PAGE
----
I am using a LGPL (GNU Lesser General Public License version 2.1) licensed library in my Java project I'm soon about to release. In order to solve a bug in this library I have copied a particular class from the source code, modified it, and made it a part of my project.


  • Library A is available in binary form at central nexus repo. This library A is also available as source code and licensed with LGPL 2.1. Library A contains class B that is buggy.

  • Project C built in Java and Maven depends on library A. In order to solve the bug in class B, B is copied to a new class D and stored as a part of project C source code. The bug is then fixed in D.

  • Project C's source code is about to be released and available for others.

Question: What must project C contain, license-wise?

I am looking for another answer than answers like: "In order to follow LGPL 2.1, you must implement the things listed in license LGPL 2.1".

  • Under which license do you intend to release project C? Commented Feb 15, 2017 at 19:44
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    Thats one of the things I would like to know. Is it enought to license it with the same one as the dependency (LGPL 2.1) ? In this case, and if I choose LGPL 2.1, what do I need to add to my project in terms of files, content. Do I need to comment my code in any way? Commented Feb 15, 2017 at 19:49
  • That would definitely be enough, but perhaps not necessary. You do, in any event, need to release class D as LGPL 2.1 since it's an improvement of LGPL 2.1 class B. Regarding how to apply the license: gnu.org/licenses/gpl-howto.html Commented Feb 15, 2017 at 19:53
  • Ok. But I still don't know how to actually do this. For example, if reading some other description of the license it says this: "Give prominent notice with each copy of your work that the LGPL'd software is being used." What does this mean? Am I supposed to create a text file named prominent_notice.txt and specify that the class D is a modified copy of the class B from the library A ? This is very unclear to me. Commented Feb 15, 2017 at 19:58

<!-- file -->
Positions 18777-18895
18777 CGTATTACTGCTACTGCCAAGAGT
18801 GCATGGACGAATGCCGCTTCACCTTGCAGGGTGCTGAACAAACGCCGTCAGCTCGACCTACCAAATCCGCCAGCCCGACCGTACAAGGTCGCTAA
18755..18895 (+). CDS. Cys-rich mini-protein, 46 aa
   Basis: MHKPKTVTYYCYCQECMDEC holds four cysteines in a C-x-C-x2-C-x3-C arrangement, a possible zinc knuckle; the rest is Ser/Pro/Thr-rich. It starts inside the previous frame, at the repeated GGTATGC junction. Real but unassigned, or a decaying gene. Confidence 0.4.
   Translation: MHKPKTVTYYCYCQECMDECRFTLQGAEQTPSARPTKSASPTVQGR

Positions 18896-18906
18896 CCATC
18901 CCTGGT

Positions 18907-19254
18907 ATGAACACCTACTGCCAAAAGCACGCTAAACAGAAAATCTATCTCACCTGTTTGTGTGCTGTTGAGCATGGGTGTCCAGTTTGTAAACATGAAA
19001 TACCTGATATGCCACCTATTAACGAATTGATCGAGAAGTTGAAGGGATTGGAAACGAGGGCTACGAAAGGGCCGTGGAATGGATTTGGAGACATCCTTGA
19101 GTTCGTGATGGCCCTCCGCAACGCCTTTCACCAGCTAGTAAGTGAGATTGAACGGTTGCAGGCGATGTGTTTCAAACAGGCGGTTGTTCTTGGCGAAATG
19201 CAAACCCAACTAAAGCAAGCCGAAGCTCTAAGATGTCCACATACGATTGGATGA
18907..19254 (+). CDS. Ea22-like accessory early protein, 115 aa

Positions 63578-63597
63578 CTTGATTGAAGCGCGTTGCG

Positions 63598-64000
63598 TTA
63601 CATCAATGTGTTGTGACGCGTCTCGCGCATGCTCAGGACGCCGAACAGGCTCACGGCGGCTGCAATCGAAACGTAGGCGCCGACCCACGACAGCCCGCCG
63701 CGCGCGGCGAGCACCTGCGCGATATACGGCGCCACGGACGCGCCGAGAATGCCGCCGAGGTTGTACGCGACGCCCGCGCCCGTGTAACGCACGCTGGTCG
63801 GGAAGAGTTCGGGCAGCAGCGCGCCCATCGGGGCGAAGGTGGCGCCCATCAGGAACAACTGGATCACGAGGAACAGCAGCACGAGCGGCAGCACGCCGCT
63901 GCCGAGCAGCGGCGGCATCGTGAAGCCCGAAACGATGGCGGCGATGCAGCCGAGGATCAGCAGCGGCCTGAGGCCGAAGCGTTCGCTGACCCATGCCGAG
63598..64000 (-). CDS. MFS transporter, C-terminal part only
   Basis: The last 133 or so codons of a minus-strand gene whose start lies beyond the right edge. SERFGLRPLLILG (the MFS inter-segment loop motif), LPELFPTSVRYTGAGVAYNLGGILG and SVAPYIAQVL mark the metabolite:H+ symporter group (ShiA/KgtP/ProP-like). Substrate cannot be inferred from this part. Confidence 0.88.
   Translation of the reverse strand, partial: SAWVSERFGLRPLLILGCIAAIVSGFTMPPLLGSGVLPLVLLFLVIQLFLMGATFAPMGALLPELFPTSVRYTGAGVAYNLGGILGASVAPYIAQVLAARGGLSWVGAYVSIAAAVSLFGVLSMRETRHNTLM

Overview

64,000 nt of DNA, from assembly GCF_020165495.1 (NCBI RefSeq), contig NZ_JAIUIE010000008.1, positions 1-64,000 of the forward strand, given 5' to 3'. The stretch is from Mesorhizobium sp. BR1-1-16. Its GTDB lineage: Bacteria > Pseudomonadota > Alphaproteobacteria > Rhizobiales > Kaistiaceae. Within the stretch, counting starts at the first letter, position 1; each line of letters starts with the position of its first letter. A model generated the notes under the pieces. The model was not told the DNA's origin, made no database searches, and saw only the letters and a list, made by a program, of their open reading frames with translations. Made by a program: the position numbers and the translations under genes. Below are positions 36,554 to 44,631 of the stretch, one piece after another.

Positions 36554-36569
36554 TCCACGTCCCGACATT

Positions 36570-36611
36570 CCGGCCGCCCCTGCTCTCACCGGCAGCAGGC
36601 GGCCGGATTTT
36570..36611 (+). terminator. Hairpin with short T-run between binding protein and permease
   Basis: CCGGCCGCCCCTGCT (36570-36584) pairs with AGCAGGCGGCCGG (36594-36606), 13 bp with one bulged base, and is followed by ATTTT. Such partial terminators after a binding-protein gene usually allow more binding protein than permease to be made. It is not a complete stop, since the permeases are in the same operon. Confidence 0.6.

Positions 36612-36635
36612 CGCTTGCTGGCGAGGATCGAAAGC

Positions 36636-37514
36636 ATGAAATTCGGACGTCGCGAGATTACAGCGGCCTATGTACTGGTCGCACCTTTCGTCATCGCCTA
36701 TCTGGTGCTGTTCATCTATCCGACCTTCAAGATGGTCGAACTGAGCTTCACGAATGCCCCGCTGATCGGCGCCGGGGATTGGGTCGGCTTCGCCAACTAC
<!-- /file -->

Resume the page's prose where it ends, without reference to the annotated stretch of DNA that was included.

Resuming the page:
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    If there's no UI then the documentation is a good place Commented Feb 15, 2017 at 20:24

1 Answer 1


The main thing to note is that the conditions for distributing modified copies are a hassle and basically amount to having to maintain your personal fork with carefully marked modification and a distribution channel for it. You want to get rid of that hassle as soon as possible, so you should try getting your bug fixes accepted upstream.

Apart from that advice, I don't think the gist of your request "what do I have to do to heed the conditions of the LPGL? Please don't ask me to read the conditions of the GPL" makes a lot of sense. You have to read through and understand a set of conditions anyway, so why not read the original rather than something regurgitated by someone whose reading is legally irrelevant?

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